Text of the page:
markets. In addition to regular fee-for-service payments, CMS will pay primary care practices a monthly fee for clinicians to: help patients with serious or chronic diseases follow personalized care plans; give patients 24-hour access to care and health information; deliver preventive care; engage patients and their families in their own care; and to work together with other doctors, including specialists, to provide better coordinated care. Under the initiative, Medicare will work with private and State health insurance plans to offer similar support to primary care practices that better coordinate care for their patients.

Federally Qualified Health Center (FQHC) Advanced Primary Care Practice Demonstration: This demonstration evaluates the impact of advanced primary care practice on improving care, focusing on prevention, and reducing healthcare costs among Medicare beneficiaries served by FQHCs. It will assess the impact that additional support has on FQHCs’
ability to transform their practice and become formally recognized as a patient-centered medical home. This demonstration, operated by the CMS Innovation Center in partnership with the Health Resources Services Administration (HRSA), will test the effectiveness of doctors and other health professionals working in teams to coordinate and improve care for up to 195,000 Medicare patients.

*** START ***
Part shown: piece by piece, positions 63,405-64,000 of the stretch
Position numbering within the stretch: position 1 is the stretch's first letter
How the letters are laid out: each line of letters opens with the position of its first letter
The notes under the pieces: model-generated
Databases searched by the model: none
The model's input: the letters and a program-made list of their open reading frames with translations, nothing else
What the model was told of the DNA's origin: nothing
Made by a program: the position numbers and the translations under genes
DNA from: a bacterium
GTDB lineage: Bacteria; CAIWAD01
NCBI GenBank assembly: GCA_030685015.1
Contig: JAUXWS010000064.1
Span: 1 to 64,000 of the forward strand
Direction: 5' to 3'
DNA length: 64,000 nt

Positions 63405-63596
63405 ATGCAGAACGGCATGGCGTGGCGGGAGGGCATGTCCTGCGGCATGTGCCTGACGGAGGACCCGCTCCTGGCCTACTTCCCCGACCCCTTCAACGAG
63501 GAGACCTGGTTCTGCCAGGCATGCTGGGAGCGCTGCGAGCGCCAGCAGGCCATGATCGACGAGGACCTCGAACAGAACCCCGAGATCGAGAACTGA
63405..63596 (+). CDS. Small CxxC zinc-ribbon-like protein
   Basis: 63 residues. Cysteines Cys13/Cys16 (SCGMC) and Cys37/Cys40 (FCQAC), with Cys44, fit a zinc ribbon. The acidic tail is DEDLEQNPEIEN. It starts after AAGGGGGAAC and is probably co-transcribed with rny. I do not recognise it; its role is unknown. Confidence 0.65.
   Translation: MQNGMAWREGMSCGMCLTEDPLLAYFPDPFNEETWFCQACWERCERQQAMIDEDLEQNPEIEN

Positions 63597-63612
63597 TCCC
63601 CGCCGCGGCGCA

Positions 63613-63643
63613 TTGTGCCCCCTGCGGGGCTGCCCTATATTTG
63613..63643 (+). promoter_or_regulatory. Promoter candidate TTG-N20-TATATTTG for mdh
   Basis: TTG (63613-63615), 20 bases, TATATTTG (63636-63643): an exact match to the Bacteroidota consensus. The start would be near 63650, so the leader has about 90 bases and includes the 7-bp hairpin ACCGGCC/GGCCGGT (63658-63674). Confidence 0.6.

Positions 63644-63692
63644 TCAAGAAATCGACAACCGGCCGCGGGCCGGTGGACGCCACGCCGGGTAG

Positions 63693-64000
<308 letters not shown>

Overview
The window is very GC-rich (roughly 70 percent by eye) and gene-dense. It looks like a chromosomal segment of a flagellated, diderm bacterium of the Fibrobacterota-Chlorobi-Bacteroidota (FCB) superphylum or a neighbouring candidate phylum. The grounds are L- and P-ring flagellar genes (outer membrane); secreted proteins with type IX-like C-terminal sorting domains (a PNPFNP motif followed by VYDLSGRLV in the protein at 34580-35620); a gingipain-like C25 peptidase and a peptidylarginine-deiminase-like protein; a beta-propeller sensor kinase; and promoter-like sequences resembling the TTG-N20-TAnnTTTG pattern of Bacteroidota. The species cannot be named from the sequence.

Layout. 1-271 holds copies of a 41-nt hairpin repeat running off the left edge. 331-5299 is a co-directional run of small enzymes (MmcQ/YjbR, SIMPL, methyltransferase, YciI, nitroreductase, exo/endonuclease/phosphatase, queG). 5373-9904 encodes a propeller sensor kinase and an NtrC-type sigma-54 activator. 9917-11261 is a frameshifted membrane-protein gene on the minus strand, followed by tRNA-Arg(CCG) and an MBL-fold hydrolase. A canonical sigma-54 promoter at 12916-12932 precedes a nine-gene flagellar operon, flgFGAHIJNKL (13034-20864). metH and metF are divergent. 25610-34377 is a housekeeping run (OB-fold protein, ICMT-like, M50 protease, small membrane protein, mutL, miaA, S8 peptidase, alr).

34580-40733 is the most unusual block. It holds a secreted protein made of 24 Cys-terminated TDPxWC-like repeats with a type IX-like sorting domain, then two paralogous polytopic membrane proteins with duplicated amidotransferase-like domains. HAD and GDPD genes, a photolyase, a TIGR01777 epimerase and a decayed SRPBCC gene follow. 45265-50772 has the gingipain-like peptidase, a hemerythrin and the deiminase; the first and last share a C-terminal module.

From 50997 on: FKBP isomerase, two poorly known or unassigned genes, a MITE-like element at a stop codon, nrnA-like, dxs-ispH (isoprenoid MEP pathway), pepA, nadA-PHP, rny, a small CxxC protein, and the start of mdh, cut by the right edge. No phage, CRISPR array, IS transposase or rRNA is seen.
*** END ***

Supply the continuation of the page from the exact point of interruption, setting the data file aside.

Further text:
Medicare Shared Savings Program for Accountable Care Organizations (ACOs): The Medicare Shared Savings Program will allow providers who voluntarily agree to work together to coordinate care for patients and who meet certain quality standards to share in any savings they achieve for the Medicare program.  ACOs which elect to become accountable for shared losses have the opportunity to share in greater savings. ACOs will coordinate and integrate Medicare services, with success being gauged by roughly 30 quality measures organized in four domains. These domains include patient experience, care coordination and patient safety, preventive health and at-risk populations. The higher the quality of care providers deliver, the more shared savings their Accountable Care Organization may earn, provided they also lower growth in health care expenditures.